The Original Meanings of the “American Dream” and “America First” Were Starkly Different From How They are Used Today

This article, by Anna Diamond, appeared on in October 2018.

A new book from historian Sarah Churchwell examines the etymologies of two ubiquitous phrases

These excerpts from the article:

When Mussolini took power in November 1922, the word “fascism” entered the American political conversation. People were trying to understand what this new thing “fascism” was. Around the same time, between 1915 and the mid 1920s, the Second Klan was on the rise.Across the country, people explained the Klan, “America First” and fascism in terms of each other. If they were trying to explain what Mussolini was up to, they would say, “It’s basically ‘America First,’ but in Italy.”

The Klan instantly declared “America First” one of its most prominent slogans. They would march with [it on] banners, they would carry it in parades, they ran advertisements saying they were the only “America First” society. They even claimed to hold the copyright. (That wasn’t true.)”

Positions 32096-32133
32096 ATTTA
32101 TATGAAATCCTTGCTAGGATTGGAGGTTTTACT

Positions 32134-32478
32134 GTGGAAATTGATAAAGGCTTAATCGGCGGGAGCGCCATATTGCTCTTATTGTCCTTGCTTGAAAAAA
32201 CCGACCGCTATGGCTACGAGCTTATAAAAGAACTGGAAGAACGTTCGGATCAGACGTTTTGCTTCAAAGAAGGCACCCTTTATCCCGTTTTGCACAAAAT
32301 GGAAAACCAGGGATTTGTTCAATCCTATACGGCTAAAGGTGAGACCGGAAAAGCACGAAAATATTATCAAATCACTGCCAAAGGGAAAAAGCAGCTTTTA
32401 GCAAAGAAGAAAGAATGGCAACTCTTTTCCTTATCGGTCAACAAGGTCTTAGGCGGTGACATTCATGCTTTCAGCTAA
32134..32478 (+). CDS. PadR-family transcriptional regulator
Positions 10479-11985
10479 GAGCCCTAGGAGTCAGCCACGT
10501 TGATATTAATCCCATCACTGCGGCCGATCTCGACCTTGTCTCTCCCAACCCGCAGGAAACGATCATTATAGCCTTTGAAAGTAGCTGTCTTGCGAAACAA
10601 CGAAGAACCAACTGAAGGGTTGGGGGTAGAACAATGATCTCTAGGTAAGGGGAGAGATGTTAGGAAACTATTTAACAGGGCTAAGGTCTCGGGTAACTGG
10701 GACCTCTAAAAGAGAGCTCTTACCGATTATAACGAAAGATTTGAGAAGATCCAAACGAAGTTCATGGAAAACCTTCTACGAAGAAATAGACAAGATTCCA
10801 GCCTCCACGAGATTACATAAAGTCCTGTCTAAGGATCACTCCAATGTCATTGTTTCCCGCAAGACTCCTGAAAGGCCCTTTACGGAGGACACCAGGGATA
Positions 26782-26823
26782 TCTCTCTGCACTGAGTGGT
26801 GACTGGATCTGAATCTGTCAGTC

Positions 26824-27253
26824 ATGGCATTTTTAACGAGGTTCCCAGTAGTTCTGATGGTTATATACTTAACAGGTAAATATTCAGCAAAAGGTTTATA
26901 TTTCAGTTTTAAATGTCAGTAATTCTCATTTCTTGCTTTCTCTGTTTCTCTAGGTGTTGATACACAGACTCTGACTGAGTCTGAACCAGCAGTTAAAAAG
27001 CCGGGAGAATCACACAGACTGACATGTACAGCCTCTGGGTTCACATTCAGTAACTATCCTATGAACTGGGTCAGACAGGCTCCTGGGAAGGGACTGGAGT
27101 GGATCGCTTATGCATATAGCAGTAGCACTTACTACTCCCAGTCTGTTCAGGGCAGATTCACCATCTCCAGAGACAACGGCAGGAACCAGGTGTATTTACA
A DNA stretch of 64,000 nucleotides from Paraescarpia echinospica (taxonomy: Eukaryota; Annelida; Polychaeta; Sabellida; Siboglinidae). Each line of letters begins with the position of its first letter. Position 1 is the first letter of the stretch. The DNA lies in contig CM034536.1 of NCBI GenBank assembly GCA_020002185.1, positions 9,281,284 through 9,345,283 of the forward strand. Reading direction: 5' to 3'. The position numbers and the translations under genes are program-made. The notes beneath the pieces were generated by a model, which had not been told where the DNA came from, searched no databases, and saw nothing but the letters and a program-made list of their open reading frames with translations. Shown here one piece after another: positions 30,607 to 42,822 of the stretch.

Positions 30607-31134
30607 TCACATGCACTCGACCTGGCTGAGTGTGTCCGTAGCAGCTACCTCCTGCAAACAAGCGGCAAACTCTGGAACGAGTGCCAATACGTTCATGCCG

“The American Dream” has always been about the prospect of success, but 100 years ago, the phrase meant the opposite of what it does now. The original “American Dream” was not a dream of individual wealth; it was a dream of equality, justice and democracy for the nation. The phrase was repurposed by each generation, until the Cold War, when it became an argument for a consumer capitalist version of democracy. Our ideas about the “American Dream” froze in the 1950s. Today, it doesn’t occur to anybody that it could mean anything else.


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